Factors predicting the intention of preservice social service professionals to use ATM/debit card electronic banking
Heidemann, Gail S.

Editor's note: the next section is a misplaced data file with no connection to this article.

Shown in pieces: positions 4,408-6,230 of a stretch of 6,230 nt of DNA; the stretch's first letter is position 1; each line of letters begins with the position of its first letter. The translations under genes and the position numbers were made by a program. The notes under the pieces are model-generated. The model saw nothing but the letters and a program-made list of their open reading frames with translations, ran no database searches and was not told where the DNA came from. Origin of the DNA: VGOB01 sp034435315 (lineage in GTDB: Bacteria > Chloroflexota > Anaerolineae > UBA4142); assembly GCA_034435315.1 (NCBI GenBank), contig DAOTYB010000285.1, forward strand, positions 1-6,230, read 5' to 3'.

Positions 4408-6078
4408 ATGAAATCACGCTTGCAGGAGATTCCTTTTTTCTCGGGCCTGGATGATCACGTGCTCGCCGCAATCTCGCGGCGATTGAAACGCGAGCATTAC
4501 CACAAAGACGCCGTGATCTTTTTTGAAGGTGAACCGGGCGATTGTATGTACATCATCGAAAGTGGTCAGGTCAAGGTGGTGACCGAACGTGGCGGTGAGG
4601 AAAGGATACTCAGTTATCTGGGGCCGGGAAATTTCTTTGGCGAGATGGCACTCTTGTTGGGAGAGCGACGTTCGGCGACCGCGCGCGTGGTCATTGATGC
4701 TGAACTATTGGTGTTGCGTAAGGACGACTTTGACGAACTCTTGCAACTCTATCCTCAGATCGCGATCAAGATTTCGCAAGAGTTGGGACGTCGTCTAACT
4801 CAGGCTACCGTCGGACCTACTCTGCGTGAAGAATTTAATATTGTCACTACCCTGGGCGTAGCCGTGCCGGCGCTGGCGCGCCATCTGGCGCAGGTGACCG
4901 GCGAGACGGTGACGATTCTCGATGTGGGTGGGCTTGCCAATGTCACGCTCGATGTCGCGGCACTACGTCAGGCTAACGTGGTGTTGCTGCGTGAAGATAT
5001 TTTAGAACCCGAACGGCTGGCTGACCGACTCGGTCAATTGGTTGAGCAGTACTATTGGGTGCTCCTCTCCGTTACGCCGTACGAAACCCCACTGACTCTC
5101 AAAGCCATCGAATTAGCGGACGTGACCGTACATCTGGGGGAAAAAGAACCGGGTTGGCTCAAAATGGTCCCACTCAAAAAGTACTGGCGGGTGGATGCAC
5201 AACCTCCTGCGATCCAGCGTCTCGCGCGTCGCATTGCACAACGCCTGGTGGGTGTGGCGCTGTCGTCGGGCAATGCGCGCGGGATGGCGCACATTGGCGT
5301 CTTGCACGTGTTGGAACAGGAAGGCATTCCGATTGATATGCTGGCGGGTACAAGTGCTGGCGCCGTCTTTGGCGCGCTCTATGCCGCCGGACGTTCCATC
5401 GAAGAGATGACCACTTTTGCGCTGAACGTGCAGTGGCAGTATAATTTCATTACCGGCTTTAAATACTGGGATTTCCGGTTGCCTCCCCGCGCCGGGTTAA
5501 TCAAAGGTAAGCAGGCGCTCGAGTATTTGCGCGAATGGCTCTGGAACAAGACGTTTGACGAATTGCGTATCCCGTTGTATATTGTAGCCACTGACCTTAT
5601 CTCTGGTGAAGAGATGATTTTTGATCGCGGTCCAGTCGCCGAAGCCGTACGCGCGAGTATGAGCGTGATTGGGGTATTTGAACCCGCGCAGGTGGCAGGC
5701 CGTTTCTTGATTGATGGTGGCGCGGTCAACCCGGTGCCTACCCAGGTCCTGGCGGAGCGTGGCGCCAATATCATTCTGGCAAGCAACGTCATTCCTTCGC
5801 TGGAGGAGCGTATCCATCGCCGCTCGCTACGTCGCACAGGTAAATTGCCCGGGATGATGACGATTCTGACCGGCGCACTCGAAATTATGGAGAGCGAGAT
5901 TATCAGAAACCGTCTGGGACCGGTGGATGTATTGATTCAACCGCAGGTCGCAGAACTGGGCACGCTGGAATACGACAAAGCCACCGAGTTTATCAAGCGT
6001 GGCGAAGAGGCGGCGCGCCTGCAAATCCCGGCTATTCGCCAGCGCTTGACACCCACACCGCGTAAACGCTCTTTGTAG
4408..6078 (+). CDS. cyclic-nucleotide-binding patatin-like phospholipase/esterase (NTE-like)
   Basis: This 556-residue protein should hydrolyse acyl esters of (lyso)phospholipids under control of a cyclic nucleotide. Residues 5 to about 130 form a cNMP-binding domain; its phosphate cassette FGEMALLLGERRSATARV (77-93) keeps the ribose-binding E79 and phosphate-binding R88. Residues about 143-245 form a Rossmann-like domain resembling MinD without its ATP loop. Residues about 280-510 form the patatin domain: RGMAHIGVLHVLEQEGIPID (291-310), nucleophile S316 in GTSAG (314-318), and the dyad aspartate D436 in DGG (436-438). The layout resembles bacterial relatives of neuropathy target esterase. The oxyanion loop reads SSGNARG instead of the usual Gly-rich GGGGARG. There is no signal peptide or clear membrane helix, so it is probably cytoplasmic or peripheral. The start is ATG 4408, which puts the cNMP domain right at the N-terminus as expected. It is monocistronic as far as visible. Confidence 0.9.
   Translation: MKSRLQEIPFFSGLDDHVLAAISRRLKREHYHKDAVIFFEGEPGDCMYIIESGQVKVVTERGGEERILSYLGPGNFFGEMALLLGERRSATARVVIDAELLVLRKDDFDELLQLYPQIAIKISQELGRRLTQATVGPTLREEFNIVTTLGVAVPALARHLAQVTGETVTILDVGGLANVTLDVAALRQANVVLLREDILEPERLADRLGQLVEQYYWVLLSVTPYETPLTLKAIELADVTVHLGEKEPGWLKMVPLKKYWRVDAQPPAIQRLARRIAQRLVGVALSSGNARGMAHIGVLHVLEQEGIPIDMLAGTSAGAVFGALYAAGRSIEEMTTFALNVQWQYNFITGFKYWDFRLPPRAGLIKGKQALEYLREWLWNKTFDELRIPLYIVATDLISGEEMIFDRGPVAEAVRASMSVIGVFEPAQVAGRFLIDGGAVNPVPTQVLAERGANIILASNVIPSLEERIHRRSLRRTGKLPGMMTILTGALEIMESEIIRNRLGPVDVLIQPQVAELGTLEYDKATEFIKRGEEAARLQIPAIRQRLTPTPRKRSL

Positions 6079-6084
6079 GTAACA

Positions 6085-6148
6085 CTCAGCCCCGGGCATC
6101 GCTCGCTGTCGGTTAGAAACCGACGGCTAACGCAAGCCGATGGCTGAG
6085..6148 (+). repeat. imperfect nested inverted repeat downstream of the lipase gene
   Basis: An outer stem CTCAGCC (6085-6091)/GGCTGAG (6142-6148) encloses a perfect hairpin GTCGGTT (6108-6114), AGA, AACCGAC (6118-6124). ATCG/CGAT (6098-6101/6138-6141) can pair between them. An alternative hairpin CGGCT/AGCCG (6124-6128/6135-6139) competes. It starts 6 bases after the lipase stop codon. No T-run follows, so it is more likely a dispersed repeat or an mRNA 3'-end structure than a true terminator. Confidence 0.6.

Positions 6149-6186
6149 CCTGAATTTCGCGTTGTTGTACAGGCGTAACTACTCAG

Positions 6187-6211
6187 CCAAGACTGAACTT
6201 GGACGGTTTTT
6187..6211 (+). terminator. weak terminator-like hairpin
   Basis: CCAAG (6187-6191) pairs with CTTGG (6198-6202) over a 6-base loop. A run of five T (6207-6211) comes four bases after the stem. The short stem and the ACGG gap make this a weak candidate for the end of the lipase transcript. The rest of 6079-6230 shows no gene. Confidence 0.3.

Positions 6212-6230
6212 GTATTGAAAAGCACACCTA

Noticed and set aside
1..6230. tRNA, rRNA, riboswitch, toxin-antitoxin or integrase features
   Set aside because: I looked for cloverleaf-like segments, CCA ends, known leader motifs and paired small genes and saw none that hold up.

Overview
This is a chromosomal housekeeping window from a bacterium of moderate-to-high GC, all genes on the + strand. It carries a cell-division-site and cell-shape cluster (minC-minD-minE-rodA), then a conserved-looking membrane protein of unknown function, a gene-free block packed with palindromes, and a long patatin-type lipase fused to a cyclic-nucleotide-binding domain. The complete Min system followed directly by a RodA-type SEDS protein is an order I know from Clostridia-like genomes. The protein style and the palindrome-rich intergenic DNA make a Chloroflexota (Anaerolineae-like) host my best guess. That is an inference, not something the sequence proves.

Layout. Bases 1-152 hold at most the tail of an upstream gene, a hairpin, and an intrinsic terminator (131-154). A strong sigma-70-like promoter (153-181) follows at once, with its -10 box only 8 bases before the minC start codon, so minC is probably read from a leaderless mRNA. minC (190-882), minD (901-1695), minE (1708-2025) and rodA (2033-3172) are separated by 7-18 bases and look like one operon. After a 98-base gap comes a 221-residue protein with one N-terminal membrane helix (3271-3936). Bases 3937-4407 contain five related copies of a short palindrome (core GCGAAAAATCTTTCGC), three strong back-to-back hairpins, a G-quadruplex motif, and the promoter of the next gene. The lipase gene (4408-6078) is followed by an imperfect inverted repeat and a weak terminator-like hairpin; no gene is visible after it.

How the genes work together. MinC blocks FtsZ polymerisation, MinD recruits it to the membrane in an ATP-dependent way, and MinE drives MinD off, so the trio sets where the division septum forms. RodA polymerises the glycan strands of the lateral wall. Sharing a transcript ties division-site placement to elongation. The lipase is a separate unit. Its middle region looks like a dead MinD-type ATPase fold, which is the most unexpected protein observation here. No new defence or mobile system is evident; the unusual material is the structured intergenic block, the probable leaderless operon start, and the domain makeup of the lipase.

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The purpose of this study was to determine the relationships among preservice social service professionals? locus of control, attitude toward using ATM/debit card electronic banking, and intention to use ATM/debit card electronic banking. Fishbein and Ajzen?s theory of planned behavior provided the framework for the study. Subjects were Northern Illinois University students preparing for careers in human and family support services. The sample consisted of 84 female and 16 male students. Indexes measured locus of control and intention to use ATM/debit card electronic banking and a scale measured attitude toward the use of ATM/debit card electronic banking. Correlations and multiple regression were used to explore relationships among variables. It was hypothesized that stronger intention to use ATM/debit card electronic banking could be predicted from the combination of internal locus of control and positive attitude toward ATM/debit card electronic banking, and selected demographic variables. Further, it was hypothesized that selected demographic variables would be related to locus of control and attitude. Preservice social service professionals with more positive attitudes toward using ATM/debit card electronic banking had a stronger intention to use ATM/debit card electronic banking. The ability to predict intention to ?ge ATM/debit card electronic banking was due primarily to this strong positive relationship between attitude and intention. No relationships were found between locus of control and either attitude or intention toward ATM/debit card electronic banking. In separate analyses, it was found that beliefs about locus of control and using ATMs accurately predicted overall attitude toward ATM/debit card electronic banking. Some specific beliefs were more accurate than others in predicting attitude and intention. Based on the findings of this study, recommendations were offered for the financial services industry, social services profession, and consumer education. It was recommended that financial institutions investigate marketing techniques that promote positive attitudes toward ATM/debit cards. Research to determine social services professionals? perceptions of their role in financial counseling of clients was recommended. Consumer educators should plan courses with flexible content reflecting trends in financial services and providing "hands-on" experience. Curricula should contain the study of interactions among beliefs, attitudes, intentions, and behavior.